Earlier this week, I wrote about the shady practices in the student loan industry. (And by "shady," I mean "Amoral, and possibly illegal.") Today, Monique Judge of The Root examines how the laissez-faire approach of secretary of education Betsy DeVos might enable that sector to become even shadier:
Amid consumer complaints over poor communication, mismanaged paperwork, and payment processing delays, the Obama administration included some contract requirement intended to improve the quality of loan servicing, but companies complained that the requirements would be expensive and unnecessarily time consuming ... According to the [Washington] Post, DeVos withdrew three memos issued by former education secretary John King and his undersecretary Ted Mitchell, including one that called for companies to be held accountable for providing borrowers with accurate, consistent and timely information about their debt.
Ah yes, just what we need ... less transparency in education policy. Regular readers know that I have seen no evidence that Betsy DeVos and her boss, Donald Trump, care about the quality of education outcomes. I have seen lots of evidence that both of them share an ideological commitment to "choice" as an educational panacea, and a concomitant aversion to regulating the private sector. This evasion of transparency is a further indicator that the secretary will continue to favor the rights of industry over the rights of vulnerable people.
Jeffery Selingo of The Atlantic looks at how Saint Louis University leverages "Big Data" to recruit its incoming freshmen:
Since the university began to rely heavily on Big Data to drive its recruitment strategy, it has reduced the number of names purchased from the College Board and ACT by 40 percent and enrolled five of the six largest freshmen classes in the university’s history. What’s more, the campus has increased its four-year graduation rate to 71 percent—up from 62 percent in 2010—and about 22 percent of the university’s students are eligible for Pell grants, meaning they mostly come from families earning less than $30,000. (By comparison, fewer than 20 percent of students at most of the wealthiest colleges in the U.S. receive Pell grants). While other universities have achieved similar success using Big Data to target and personalize their outreach, admissions deans wonder how much longer the strategy will yield positive results. For one, as more campuses copy data-mining techniques from their peers, its effectiveness is diluted if schools find and recruit many of the same students. Second, the output from data mining is only as good as the initial information students supply to the College Board and ACT.
In general, I'm in favor of technical innovations that create more opportunities for vulnerable kids. To the extent that this sort of data mining allows colleges to find students that otherwise might not have entered, and ultimately succeeded in, college, that's great. That said, any time the manner in which institutions collect, aggregate, and parse data changes, there are sure to be unintended consequences, of which we should be vigilant.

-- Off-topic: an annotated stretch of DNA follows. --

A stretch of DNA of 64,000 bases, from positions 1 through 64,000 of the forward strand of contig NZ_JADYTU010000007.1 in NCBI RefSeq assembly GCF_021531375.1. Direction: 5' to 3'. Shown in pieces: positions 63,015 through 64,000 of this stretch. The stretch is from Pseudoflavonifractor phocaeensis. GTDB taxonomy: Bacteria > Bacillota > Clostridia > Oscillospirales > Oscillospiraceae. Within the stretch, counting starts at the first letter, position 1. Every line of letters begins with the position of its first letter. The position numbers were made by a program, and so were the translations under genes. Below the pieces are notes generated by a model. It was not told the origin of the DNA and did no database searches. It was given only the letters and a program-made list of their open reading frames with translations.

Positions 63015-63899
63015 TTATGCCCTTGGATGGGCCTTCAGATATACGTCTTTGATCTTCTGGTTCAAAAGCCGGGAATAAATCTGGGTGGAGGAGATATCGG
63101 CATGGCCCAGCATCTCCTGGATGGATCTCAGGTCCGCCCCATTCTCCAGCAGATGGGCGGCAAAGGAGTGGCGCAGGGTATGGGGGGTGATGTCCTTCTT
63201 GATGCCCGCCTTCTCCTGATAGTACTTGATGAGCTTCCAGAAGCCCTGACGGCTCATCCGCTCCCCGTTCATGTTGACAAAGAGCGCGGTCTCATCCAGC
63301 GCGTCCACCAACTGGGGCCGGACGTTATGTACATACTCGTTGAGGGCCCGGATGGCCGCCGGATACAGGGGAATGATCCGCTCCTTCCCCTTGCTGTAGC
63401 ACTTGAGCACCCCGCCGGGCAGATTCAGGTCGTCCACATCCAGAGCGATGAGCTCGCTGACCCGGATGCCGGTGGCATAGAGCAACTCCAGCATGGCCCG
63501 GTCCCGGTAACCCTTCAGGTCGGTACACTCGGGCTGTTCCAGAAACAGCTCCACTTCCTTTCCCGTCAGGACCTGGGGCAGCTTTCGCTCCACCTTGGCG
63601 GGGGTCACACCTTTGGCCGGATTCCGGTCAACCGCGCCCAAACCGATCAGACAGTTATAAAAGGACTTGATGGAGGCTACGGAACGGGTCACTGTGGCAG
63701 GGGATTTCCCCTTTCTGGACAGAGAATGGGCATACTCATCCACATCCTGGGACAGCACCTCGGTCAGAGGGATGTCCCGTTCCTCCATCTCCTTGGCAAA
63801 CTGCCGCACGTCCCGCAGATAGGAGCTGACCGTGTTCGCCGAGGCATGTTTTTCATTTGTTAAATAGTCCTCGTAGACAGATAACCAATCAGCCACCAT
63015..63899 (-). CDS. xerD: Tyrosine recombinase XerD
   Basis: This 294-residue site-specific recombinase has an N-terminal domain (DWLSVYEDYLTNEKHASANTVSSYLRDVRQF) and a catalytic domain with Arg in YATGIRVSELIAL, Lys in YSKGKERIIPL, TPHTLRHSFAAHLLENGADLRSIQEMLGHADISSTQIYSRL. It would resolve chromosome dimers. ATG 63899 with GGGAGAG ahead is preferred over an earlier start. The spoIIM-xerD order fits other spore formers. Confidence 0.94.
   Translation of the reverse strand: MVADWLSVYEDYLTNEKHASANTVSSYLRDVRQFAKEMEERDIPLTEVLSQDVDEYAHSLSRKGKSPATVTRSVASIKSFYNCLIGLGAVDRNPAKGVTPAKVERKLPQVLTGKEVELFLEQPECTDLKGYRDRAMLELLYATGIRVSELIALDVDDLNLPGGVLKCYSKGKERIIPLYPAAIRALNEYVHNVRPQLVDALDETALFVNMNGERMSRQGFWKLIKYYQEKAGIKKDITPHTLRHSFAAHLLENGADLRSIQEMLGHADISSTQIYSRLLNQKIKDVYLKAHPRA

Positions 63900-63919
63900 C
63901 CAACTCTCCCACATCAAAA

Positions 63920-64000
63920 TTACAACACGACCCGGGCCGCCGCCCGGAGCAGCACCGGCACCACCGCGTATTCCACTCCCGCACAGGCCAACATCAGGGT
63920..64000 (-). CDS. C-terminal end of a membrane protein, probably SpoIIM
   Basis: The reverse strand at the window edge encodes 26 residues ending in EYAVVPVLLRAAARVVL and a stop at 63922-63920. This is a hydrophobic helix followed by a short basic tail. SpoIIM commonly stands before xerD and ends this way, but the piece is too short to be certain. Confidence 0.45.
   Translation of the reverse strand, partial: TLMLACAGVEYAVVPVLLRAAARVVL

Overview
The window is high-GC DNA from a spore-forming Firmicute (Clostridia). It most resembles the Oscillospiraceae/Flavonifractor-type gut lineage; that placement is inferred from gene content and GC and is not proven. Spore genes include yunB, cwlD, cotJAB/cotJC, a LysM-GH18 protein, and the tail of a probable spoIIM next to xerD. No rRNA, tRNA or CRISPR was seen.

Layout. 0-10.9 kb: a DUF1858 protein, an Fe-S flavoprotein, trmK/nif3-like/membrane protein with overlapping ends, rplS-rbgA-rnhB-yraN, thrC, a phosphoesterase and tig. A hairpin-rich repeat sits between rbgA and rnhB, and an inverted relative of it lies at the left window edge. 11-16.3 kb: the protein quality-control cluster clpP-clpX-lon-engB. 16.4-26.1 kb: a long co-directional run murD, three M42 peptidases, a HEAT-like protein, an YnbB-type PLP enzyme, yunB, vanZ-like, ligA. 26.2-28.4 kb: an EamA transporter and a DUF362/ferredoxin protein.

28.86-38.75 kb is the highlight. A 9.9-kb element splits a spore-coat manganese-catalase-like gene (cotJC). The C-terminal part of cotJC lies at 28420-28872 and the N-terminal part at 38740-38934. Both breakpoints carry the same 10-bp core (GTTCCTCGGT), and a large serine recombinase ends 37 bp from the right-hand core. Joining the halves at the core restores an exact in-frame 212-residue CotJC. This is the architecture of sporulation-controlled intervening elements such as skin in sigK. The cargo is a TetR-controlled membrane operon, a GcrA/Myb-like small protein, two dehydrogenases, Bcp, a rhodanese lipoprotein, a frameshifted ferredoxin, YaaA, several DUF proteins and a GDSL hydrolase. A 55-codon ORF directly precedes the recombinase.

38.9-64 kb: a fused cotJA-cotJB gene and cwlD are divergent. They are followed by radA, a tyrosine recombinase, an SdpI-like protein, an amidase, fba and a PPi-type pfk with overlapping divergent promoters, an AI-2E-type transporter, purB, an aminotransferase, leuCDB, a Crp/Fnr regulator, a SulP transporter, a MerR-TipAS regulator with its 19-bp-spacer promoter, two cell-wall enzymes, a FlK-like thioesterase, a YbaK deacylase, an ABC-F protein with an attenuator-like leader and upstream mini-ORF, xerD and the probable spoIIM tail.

Speaking of remaining vigilant, Molly Roecker of NBC News covers a violent incident of police brutality:
The Sacramento Police Department on Tuesday announced a formal investigation into the actions of one of their officers who was seen slamming a black man to the ground and beating him — all sparked by an alleged case of jaywalking ... In a statement, the Sacramento Police Department said the officer originally "attempted to detain a pedestrian for allegedly unlawfully crossing the street" ... "For an unknown reason, the officer threw the pedestrian to the ground and began striking him in the face with his hand multiple times," the SPD statement said.
Now that my rage has cooled, I will ask America's police officers the same question I repeat after each of these incidences: "Who do you serve? Who do you protect?"
Finally today, Evie Blad is in Education Week, examining how teacher preparation programs are incorporating research on social-emotional learning:
While a majority of states include at least some social-emotional-learning competencies and whole-school factors in teacher-certification requirements, very few teacher-prep programs address such issues in mandatory coursework, according to a report by researchers at the University of British Columbia that was prepared for the collaborative. Advocates for social-emotional learning point to research showing that the approach can help boost students’ academic performance and that employers are increasingly seeking recruits with strong relational and emotional skills ... In 14 states, a majority of the programs reviewed addressed three of the five social-emotional learning dimensions for teachers. In the rest of the states, a majority of the programs addressed fewer of the competencies. Researchers did not identify any state where the majority of teacher-prep programs they reviewed covered more than one of the student social-emotional-learning skills.
If this comes as a surprise to you, it's important to remember that teacher preparation programs are notorious for not actually preparing teachers with the skills needed to educate children. Someday, this country will take teacher preparation at least as seriously as we take medical school. If you're tempted to scoff at the idea of elevating the teaching profession to that level of dignity, consider the fact that this is how teachers are revered in the countries whose schools routinely outperform ours. Have a great day!